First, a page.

For the time being, investing the required money and time into the process of shifting to new technologies may remain limited to large pharmaceutical firms. Small companies would prefer to stick to old methodology, since adopting the instrumentation based method is just too big a leap for them.

Chuck Schneider, spectroscopy product planning leader at PerkinElmer told Chemical and Engineering News: "This will be a burden, and there will be a steep learning curve...hundreds of small companies have been relying on USP 231."

Embracing new technologies - hurdles and all

"Small companies would prefer to stick to old methodology, since adopting the instrumentation based method is just too big a leap."

Synthesis of pharmaceutical products undergoes extreme scrutiny and checks at every point along the process. These tests and analyses are regulated based on the standards set by the United States Food and Drug Administration (FDA) and other equivalent international agencies.

They ensure that each laboratory works under the right conditions and produces a safe product, while maintaining the quality and efficacy of drugs.

Shifting over to modern instrumentation will require the FDA to lay down a new set of rules. Even more challenging will be complying to the new regulations, since they impact not just the drug manufacturers and suppliers but the personnel involved with the operation and maintenance of the testing instruments.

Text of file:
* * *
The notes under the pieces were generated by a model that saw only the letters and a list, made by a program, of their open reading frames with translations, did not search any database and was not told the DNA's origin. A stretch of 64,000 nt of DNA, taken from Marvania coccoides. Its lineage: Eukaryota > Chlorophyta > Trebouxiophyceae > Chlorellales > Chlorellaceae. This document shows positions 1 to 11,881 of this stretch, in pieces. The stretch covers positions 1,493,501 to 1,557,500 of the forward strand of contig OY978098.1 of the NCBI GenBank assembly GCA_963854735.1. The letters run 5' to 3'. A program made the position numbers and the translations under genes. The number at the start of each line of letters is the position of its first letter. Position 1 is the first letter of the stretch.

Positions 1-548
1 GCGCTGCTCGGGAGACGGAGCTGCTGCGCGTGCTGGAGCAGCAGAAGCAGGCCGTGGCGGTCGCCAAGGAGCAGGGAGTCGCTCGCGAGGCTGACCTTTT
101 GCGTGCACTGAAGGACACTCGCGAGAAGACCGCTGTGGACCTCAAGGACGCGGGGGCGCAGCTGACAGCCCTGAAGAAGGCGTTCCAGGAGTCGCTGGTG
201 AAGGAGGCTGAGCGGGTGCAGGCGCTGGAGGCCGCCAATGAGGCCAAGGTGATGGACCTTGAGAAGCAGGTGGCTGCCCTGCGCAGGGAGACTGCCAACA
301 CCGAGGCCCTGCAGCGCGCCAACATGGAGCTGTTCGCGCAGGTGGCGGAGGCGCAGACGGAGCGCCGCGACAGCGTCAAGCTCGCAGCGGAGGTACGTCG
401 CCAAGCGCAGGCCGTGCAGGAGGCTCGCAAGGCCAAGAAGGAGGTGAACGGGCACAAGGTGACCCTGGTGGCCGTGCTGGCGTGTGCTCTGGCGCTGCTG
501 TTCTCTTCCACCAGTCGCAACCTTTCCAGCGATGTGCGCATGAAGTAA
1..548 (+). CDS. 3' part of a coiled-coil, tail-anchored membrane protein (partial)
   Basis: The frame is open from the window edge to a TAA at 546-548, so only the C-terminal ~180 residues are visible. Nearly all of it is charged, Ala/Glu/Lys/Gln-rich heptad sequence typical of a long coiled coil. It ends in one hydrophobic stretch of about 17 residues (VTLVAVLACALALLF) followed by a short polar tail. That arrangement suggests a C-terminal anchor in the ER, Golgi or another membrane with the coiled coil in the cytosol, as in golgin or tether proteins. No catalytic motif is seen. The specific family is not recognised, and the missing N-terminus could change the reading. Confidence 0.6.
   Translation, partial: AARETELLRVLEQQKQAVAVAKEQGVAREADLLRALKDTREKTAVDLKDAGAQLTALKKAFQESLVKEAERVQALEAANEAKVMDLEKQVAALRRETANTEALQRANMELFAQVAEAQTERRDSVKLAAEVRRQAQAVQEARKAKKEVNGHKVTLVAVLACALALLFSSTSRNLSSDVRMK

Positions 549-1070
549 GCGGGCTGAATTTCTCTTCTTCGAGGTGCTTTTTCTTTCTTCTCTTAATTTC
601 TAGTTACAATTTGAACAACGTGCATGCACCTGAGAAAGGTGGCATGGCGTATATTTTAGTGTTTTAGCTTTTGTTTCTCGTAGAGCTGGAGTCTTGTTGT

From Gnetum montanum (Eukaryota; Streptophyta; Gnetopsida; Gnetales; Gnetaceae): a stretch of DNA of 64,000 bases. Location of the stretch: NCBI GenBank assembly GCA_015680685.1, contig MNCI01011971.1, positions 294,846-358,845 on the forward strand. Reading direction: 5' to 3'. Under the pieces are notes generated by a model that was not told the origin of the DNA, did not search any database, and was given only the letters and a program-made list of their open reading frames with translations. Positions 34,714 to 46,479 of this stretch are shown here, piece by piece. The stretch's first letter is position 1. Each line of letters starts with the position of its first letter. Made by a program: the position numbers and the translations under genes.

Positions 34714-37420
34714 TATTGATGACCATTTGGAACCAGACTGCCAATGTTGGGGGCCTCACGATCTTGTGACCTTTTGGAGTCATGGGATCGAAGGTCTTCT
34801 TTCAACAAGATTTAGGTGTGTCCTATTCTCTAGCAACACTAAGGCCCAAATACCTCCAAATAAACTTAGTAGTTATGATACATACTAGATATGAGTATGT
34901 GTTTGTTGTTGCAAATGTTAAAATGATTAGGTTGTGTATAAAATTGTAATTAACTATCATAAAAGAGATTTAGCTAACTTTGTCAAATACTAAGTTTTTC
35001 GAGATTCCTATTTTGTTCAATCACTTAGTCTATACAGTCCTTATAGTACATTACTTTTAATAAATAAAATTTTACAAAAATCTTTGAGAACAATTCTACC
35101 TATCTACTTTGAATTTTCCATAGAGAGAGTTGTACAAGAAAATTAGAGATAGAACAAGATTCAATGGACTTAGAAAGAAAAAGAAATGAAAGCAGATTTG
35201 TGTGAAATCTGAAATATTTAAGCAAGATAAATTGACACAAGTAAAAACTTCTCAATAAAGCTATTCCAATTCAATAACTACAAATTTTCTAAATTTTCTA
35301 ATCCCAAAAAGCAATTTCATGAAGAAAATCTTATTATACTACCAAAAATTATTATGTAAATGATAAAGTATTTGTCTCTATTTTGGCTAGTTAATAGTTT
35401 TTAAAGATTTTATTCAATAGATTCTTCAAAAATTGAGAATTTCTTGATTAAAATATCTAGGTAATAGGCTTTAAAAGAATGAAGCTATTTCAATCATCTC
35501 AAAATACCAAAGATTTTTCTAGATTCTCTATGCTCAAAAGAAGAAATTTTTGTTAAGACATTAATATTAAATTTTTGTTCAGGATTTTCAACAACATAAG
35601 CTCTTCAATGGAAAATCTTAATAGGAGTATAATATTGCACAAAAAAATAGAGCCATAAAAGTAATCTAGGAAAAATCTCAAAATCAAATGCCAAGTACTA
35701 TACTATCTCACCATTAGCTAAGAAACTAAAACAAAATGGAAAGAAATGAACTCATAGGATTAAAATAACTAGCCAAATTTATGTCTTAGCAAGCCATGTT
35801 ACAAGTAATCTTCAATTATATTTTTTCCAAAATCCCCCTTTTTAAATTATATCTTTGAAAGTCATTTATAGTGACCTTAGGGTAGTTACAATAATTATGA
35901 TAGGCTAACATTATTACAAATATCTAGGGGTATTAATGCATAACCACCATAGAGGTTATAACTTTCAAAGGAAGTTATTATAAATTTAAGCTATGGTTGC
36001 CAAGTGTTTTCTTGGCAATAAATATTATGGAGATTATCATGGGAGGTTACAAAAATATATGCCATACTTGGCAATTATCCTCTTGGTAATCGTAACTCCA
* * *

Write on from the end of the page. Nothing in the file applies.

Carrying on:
An alternative to companies establishing the infrastructure of the new method would be to introduce external service providers who carry out the impurity tests for them. Contract testing labs would diminish the need for drug industries to carry the burden of maintaining their own test centres, as well as remove the requirement of training additional staff for the operation.

The road to implementing modern instrumentation methods for drug testing may be ridden with hurdles, but it is only a matter of time before the industry decides to completely embrace modern instrumentation techniques as the primary mode of impurity testing.